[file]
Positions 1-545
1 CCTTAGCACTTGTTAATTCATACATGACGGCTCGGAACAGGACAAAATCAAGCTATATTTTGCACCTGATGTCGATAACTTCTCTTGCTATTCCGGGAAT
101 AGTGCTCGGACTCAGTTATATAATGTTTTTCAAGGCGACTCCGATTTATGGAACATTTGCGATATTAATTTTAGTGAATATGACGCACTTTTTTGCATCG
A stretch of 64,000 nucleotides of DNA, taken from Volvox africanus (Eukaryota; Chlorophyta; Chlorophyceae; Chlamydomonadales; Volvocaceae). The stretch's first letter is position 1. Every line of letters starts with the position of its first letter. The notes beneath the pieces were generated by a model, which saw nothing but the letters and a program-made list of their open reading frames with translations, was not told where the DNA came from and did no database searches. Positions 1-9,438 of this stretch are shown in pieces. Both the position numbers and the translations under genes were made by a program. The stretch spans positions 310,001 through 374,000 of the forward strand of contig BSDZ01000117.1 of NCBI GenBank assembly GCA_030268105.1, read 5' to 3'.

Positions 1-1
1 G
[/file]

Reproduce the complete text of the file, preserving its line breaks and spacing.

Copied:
Positions 1-545
1 CCTTAGCACTTGTTAATTCATACATGACGGCTCGGAACAGGACAAAATCAAGCTATATTTTGCACCTGATGTCGATAACTTCTCTTGCTATTCCGGGAAT
101 AGTGCTCGGACTCAGTTATATAATGTTTTTCAAGGCGACTCCGATTTATGGAACATTTGCGATATTAATTTTAGTGAATATGACGCACTTTTTTGCATCG
A stretch of 64,000 nucleotides of DNA, taken from Volvox africanus (Eukaryota; Chlorophyta; Chlorophyceae; Chlamydomonadales; Volvocaceae). The stretch's first letter is position 1. Every line of letters starts with the position of its first letter. The notes beneath the pieces were generated by a model, which saw nothing but the letters and a program-made list of their open reading frames with translations, was not told where the DNA came from and did no database searches. Positions 1-9,438 of this stretch are shown in pieces. Both the position numbers and the translations under genes were made by a program. The stretch spans positions 310,001 through 374,000 of the forward strand of contig BSDZ01000117.1 of NCBI GenBank assembly GCA_030268105.1, read 5' to 3'.

Positions 1-1
1 G